I have slowly been collecting trees for a few years. I started by saving ‘orphaned’ native trees and expanded to fruit trees last spring. My first tree was a tiny long leaf pine that was growing in a plant bed. There were a few of them and I asked my friend helping me to leave them behind while pulling out the weeds. I come back to find they were all gone! I went behind the fence by the canal to find one bare root seedling the size of my finger sitting right on top of the pile of garden waste. That was about 5 years ago and today it is at least 8 feet tall.
I have since moved from my old house to help family and expand on my tree farming and vegetable gardening. My friend who now lives in my old house has also gotten into gardening, so plants I left behind are relatively safe. I started off with trees growing along the canal, including live oak, red maple, and some trees I believe to be black cherry. Unfortunately it is too warm for most cherry trees to produce significant fruit, but maybe they will grow up to become furniture one day!
After a few years of playing around, I finally got serious about producing my own food. Since I really like trees, I started off buying a fig, pear, pomegranate, and Persian lime. I have picked up a few more trees and just received a package of seeds for even more trees. My yard right now is a blank slate. It had an above ground pool and some sort of fire brick structure that was torn down and unfortunately most of the stone, brick, and concrete debris was buried so they could have a level yard with dreaded grass! So I am in the process of digging up and sifting through hundreds of cubic feet of soil (mostly sand) and making nice homes for my trees and vegetables.
Since the garden has a lot of work needed before it takes any kind of shape that resembles a garden, I figured I would start off by showing what trees I have to work with. Later I will post about my tree seeds when they start to sprout as well as any trees I buy/find/propagate this spring. On with the pics!
Above are a few eastern red cedars. I see a lot of them here at the beach and they seem to grow well, with new growth a bright green that I enjoy seeing spread across the trees. The barely noticeable stick on the left is a tupelo, or black gum, which has had a hard life. I found it under the deck at my brother’s house when I was doing repairs. I brought it home and it lost most of its leaves. The hot August sun killed the rest of the leaves in 2011. Last year it did much better, but again weakened by a brutal August sun and leaves held on till October. I like the way the leaves seem to curl up to the trunk in a strong wind, like it is battening down the hatches. It has already seen a few tropical storms and has many more in its future.
Here we have a pomegranate and what I think are black cherry trees. Not pictured, off to the right, is another pomegranate. The pomegranates finally lost most of the leaves a couple weeks ago. I think having the fence behind them, capturing afternoon sun, helped keep them warm and hold their leaves much longer than other pomegranates I have seen in the area. The other trees appear to be black cherry. The leaves look the same and they smell like almonds when you tear them open. The only confusing part is supposedly black cherry has some kind of hair-like growth underneath the leaves. These don’t have that, but they are small. Another tree called a choke cherry is supposed to be similar without the hair, but the pics I have seen have leaves that are a bit different, and black cherry pics I have found have leaves exactly the same when viewed on top. One thing about these trees I found is that they spread out shallow roots and new trees form off the roots. I will have to go back to where I found them and get better pics to try and get a definitive answer.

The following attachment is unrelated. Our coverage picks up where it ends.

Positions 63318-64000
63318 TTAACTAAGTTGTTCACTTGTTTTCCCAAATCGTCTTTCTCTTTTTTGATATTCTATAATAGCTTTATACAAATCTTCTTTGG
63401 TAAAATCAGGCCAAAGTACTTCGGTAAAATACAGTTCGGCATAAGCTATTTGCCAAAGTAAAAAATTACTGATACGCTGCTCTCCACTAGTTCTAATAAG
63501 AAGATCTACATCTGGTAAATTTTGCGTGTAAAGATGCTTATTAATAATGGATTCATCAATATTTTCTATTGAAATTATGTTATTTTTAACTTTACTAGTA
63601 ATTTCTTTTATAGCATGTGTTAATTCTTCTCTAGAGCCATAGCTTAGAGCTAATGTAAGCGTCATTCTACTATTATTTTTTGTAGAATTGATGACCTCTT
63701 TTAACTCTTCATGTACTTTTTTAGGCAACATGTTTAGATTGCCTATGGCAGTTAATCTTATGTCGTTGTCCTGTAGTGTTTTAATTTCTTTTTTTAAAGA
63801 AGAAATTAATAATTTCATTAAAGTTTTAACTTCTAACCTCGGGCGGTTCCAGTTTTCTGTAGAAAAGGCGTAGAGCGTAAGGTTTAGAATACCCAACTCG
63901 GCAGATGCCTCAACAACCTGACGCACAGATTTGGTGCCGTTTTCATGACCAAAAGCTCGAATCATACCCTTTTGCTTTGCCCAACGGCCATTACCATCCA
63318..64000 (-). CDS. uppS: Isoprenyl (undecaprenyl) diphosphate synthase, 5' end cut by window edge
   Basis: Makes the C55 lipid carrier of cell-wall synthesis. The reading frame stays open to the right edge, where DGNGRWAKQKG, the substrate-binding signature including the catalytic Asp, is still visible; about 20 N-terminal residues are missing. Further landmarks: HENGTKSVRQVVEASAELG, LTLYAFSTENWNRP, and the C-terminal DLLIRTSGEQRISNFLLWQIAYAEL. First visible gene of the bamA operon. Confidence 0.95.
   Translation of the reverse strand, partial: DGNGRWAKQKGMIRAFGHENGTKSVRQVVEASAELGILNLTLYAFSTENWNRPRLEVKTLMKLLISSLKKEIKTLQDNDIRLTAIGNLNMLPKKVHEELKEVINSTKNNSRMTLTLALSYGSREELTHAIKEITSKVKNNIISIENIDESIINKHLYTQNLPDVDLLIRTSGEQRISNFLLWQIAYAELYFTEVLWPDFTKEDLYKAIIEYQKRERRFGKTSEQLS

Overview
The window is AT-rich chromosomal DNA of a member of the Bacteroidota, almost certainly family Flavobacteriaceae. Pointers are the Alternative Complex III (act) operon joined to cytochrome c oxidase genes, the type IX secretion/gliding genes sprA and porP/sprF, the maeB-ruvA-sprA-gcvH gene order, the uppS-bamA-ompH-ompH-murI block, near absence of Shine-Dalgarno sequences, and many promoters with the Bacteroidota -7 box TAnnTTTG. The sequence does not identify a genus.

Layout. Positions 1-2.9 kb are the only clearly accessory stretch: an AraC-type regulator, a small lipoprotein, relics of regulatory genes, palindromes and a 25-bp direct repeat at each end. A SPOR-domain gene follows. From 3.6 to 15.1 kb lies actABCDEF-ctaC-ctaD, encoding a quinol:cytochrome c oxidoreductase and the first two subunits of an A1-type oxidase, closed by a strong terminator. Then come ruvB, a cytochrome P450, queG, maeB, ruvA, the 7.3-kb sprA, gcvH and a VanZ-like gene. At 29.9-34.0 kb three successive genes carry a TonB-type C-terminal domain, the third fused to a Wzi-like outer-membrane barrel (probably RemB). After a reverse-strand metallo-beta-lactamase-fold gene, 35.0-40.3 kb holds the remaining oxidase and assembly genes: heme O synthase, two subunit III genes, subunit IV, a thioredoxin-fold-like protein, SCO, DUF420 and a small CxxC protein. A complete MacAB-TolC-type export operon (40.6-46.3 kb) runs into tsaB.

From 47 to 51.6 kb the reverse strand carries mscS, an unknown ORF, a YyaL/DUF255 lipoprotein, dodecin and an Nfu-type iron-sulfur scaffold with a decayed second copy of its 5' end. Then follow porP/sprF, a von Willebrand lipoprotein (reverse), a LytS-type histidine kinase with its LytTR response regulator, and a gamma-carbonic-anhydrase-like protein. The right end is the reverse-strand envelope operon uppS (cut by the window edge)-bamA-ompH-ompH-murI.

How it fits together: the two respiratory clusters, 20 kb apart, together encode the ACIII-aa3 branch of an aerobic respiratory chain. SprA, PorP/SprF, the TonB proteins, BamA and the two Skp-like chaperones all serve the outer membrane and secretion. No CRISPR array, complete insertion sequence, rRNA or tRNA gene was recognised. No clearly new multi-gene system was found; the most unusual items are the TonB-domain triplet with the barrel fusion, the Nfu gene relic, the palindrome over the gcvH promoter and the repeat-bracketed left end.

Here is my Persian (Tahitian) lime. Not much to say about this one other than I bought it last spring, and it has been so hot lately that it has started new growth all over. I pruned it back when it was cold a few weeks ago. It had some branches growing towards the ground and back in on itself so I cleaned it up. I’m a little worried if we get a frost that all the new growth will get damaged. Luckily between the fence behind it, and the ocean a few blocks away, it would have to get unusually cold for it to freeze. I can always cover it up if they predict a frost.
And my last pic for today. In the foreground we have 2 clusters of pygmy date palms I picked up, both for just $15 at the ‘Depot. I think one of them will make their way to the front yard with a southern magnolia and a key lime sometime this spring. In the back we have a bunch of figs and an avocado. The avocado is from a seed and I might try my hand at grafting to it, since it will not likely produce any amount of edible fruit on its own. The same goes for the black cherry trees. I will try my hand at grafting on the trees I got for free, and these are supposed to be among the easiest to graft. As for the figs, these are all propagated from a single fig I bought for $6 at Ace. The big one is nearly as big as the parent and has twice the foliage. Super easy to grow and I cant wait to get into doing it to more trees. Sorry for the crummy pics, I will get things weeded and mulched and easier to see in the coming weeks. If you have any questions or insights I would be glad to hear them. I’m still in the process of figuring out permanent homes for the trees. I am growing them for fun so I really don’t mind if I have to sell, give away, or even cut down a tree that doesn’t fit in with the crowd. I’d rather have to cycle through trees like they are annuals than grow grass and weeds in the yard. Thanks to everyone for having a look!